Early years providers face financial challenge after pandemic, IFS warns
By Rachel Lawler
The coronavirus pandemic has left many childcare providers at risk of closure, according to a new report from the Institute for Fiscal Studies (IFS).
The IFS says that losing income from parent fees would have put a quarter of private-sector settings at risk of closure in the lockdown period, with less than £4 of income for every £5 of costs for the sector.
Low demand for places
Even after early years providers were able to reopen to all children from 1 June onwards, many providers continue to see low attendance. Demand for childcare places remained 70% lower than before the outbreak.
The IFS estimates that for every £1 of parent fee income lost, providers were given a median of just 55p in furlough payments.
Childminders were particularly hard-hit by the crisis. The IFS estimates that even if all childminders received self-employment grants, the loss of fee income would mean that 30% of childminders earn less than £4 of income for every £5 in costs.
The IFS warns that there is a risk that many providers will close, creating a shortage of spaces once demand returns to more normal levels.
Christine Farquharson, senior research economist at the IFS, said: “Childcare closures during the lockdown saw providers’ incomes take a big hit. While government support cushioned the blow, especially for settings mostly reliant on public income, we estimate that half of childcare providers were at risk of earning less than £4 of income for every £5 of cost during the lockdown if they took in no fees from parents. The lockdown hit providers of all sizes and in all areas, but childminders – who entered the crisis with weaker finances on average – were more exposed than other types of settings.”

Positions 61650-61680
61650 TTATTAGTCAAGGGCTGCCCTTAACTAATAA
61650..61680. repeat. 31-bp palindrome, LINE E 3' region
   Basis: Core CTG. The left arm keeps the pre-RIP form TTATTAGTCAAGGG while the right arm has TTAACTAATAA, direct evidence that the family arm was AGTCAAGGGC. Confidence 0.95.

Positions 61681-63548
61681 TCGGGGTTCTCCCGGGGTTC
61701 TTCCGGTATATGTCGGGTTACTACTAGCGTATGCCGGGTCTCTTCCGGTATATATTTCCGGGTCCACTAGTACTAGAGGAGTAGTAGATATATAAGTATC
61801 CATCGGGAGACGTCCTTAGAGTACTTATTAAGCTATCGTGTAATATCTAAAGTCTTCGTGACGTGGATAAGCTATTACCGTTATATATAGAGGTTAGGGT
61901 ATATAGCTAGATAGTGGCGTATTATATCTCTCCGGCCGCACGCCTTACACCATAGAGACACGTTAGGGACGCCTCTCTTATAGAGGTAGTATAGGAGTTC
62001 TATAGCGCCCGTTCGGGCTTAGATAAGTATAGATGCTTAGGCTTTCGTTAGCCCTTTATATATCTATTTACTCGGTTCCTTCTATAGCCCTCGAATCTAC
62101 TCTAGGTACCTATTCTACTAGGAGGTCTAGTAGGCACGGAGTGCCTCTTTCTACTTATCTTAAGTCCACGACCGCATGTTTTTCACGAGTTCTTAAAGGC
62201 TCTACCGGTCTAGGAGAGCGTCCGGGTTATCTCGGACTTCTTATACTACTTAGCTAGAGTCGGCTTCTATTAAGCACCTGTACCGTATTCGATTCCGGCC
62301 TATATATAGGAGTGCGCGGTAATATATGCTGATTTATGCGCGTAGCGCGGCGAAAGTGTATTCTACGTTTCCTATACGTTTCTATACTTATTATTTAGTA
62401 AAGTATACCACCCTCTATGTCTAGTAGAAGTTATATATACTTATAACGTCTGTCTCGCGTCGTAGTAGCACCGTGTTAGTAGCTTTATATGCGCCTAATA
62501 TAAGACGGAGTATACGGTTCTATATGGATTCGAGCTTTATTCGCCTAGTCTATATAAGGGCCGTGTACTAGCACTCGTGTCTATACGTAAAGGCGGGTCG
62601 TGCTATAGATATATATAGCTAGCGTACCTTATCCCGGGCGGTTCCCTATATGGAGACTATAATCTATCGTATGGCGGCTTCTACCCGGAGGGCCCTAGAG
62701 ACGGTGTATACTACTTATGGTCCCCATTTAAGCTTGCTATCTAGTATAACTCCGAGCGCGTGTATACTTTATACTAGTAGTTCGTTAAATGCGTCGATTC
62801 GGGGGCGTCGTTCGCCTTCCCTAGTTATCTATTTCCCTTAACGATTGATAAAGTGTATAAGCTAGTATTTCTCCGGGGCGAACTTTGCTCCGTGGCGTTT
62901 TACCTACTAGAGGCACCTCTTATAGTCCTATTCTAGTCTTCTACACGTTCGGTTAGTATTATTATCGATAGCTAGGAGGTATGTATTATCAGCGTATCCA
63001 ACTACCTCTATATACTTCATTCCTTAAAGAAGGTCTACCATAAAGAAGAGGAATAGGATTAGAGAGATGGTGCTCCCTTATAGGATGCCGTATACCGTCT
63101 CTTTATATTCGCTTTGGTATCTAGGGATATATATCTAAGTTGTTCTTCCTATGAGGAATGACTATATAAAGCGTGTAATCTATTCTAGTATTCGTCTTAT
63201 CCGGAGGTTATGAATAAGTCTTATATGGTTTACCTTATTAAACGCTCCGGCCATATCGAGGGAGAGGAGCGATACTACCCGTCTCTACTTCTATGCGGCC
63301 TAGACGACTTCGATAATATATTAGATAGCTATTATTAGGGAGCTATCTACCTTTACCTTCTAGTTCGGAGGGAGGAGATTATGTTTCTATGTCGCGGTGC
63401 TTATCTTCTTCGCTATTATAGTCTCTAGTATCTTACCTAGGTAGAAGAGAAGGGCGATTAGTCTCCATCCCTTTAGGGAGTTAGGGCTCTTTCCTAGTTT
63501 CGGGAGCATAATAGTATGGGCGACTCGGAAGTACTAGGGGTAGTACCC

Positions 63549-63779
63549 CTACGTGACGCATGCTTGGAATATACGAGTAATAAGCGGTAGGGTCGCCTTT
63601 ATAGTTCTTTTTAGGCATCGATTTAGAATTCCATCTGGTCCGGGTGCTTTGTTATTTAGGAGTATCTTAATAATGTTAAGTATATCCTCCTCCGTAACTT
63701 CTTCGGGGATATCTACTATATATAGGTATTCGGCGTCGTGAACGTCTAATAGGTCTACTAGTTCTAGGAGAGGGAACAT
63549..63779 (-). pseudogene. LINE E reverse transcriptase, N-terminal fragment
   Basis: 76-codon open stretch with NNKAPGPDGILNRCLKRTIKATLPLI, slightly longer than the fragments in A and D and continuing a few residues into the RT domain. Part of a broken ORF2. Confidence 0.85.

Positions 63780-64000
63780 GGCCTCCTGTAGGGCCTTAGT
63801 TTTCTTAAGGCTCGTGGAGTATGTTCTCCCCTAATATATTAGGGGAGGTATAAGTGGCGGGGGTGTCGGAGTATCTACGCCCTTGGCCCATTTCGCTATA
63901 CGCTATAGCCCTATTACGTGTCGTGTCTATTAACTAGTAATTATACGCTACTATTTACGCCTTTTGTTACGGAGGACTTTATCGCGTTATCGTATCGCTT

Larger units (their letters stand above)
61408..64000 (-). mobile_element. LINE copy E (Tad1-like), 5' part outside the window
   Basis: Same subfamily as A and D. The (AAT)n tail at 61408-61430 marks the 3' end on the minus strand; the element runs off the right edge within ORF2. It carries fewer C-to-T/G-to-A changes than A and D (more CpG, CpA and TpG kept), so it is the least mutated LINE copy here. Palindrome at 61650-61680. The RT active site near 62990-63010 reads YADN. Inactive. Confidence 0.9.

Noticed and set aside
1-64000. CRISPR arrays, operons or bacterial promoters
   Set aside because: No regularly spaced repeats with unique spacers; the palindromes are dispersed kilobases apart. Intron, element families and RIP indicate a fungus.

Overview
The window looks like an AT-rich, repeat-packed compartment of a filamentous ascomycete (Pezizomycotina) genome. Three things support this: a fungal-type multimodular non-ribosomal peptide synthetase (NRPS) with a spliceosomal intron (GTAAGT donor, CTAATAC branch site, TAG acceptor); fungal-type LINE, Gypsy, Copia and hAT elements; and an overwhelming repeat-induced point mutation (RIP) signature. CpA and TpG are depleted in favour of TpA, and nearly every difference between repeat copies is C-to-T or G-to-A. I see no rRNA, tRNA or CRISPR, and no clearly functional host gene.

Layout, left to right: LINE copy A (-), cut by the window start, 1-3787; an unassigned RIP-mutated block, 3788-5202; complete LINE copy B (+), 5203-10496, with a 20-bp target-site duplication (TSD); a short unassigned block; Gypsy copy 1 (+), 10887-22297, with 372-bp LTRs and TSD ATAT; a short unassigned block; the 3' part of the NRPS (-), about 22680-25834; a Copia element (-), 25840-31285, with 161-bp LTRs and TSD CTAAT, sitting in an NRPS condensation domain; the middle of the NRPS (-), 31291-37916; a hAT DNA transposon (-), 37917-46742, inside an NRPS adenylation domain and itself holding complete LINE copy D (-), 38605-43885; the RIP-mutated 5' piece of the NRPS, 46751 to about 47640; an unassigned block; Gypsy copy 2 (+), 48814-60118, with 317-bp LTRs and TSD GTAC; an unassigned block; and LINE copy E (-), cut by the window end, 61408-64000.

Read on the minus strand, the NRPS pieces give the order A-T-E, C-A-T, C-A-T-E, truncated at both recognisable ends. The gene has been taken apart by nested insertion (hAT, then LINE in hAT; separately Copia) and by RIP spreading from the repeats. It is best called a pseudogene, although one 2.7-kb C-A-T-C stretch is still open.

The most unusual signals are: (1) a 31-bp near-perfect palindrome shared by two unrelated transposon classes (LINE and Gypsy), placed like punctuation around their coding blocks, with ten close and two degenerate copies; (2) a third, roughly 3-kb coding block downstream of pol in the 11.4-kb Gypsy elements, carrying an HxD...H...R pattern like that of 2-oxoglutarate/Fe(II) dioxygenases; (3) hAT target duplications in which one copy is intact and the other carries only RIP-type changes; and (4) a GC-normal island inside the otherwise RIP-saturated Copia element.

Neil Leitch, chief executive of the Alliance, commented: "We welcome these findings from the IFS which reinforce what we have long warned about the dire financial state of the childcare sector in England.
"As the report rightly states, nurseries, pre-schools and childminders were already struggling long before the pandemic as a result of sustained government underfunding. Now with the additional challenge of significant falls in parent fee income as a result of the coronavirus outbreak, many childcare providers are unsure if they will be able to survive for much longer - our own research from earlier this year found that one in four feared closure within twelve months.
"Despite the overwhelming evidence that urgent action is needed, the government has so far failed to provide the transitional funding this sector desperately needs to remain sustainable in the short term, nor has it been willing to commit to the investment needed to ensure that providers can stay viable in the long term.
"If the government is serious about re-booting the economy, it needs a sustainable early years sector to ensure that parents have access to childcare they need in order to work. We urge the government to listen to the experts, look at the evidence and accept that urgent action is needed if this vital sector is going to survive the next few months and beyond."